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Related to Mauna Kea: Mauna Kea Observatory
Mauna Kea(mou`nə kā`ə), dormant volcano, 13,796 ft (4,205 m) high, in the south central part of the island of Hawaii. It is the loftiest peak in the Hawaiian Islands and the highest island mountain in the world, rising c.32,000 ft (9,750 m) from the Pacific Ocean floor. It has many cinder cones on its flanks and a great crater at the summit. Its fertile lower slopes are used for agriculture, especially the growing of coffee beans; the upper slopes are snow-covered in winter. At the peak of Mauna Kea, where the dry air is ideal for optical and infrared astronomical observations, is the site of the Mauna Kea ObservatoriesMauna Kea Observatories
, astronomical observatory complex located on Mauna Kea peak, the "white mountain" on the island of Hawaii, at an altitude of more than 13,600 ft (4,145 m).
..... Click the link for more information. . The mountain is surrounded by the Mauna Kea Forest Reserve; the Mauna Kea Ice Age Natural Area Reserve is on the southern slopes.
Mauna Kea(mow -nah kay -ah) A dormant volcano on the Big Island of Hawaii whose high-altitude summit (4200 meters, 13 800 ft) lies above almost half of the Earth's atmosphere. Conditions at the summit for astronomical observations, especially at infrared and submillimeter wavelengths, are extremely good. It is therefore the site of several major telescopes, administered overall as the Mauna Kea Observatory (MKO) by the University of Hawaii. The first telescope to be installed, 1968, was a 0.6-meter reflector of the University of Hawaii, followed two years later by a 2.2-meter instrument for the same institution. In 1979 three major telescopes for optical and infrared observations were inaugurated: the 3.8-meter UK Infrared Telescope (UKIRT), the 3.6-meter Canada–France–Hawaii Telescope (CFHT), used for optical and infrared studies, and the 3.0-meter Infrared Telescope Facility (IRTF), operated by NASA. There are also two major telescopes for submillimeter work: the 15-meter James Clerk Maxwell Telescope (JCMT) and the 10.4-meter Caltech Submillimeter Observatory (CSO), which began operations in 1986 and 1990 respectively. The US-Taiwanese 8 × 6-meter Submillimeter Array began operations in 2002. Mauna Kea also has a 25-meter radio telescope, which is one of the ten antenna sites for the Very Long Baseline Array (VLBA).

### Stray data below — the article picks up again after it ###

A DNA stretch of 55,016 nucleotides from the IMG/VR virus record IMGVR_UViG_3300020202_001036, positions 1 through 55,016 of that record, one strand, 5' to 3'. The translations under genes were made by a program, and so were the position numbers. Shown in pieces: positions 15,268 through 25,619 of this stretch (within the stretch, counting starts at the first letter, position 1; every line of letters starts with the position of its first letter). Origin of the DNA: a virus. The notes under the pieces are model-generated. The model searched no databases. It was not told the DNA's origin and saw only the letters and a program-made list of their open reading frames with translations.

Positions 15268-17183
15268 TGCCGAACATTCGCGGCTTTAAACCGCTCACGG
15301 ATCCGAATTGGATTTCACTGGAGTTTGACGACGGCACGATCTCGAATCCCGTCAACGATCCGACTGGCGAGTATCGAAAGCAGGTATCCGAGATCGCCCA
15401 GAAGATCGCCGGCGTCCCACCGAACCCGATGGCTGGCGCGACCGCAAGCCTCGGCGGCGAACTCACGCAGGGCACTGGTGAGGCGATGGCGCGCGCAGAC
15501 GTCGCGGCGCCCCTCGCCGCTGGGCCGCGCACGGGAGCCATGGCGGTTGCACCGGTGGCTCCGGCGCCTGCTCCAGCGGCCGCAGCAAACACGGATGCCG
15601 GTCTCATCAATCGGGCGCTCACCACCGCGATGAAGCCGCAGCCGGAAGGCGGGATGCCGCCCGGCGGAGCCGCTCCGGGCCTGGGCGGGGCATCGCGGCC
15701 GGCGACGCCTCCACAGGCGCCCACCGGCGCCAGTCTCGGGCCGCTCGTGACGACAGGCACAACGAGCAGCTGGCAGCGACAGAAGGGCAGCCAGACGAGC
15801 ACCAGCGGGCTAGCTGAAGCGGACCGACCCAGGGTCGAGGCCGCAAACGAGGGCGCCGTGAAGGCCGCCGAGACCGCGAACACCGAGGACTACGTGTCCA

Mauna Kea is the site of several new-generation telescopes. The two huge 10-meter Keck Telescopes, Keck I and Keck II, are part of the W.M. Keck Observatory. Additional projects include one of the two 8-meter Gemini telescopes and the 8.3-meter Subaru Telescope.
(Hawaiian literally “white mountain”), an extinct shield volcano on the island of Hawaii in the Pacific Ocean. Elevation, 4,205 m (the highest in Polynesia). It is composed of olivine-basaltic and andesitic lavas. The upper steep parts of the slopes have numerous parasitic cones. The crater has not been preserved, and the flat summit is almost always covered by snow (hence the name). The windward northern and northeastern slopes are covered with tropical rain forests, which are now greatly reduced. The leeward slopes are covered by savannas. There are plantations of tropical crops such as pineapples, sugarcane, bananas, and coffee trees.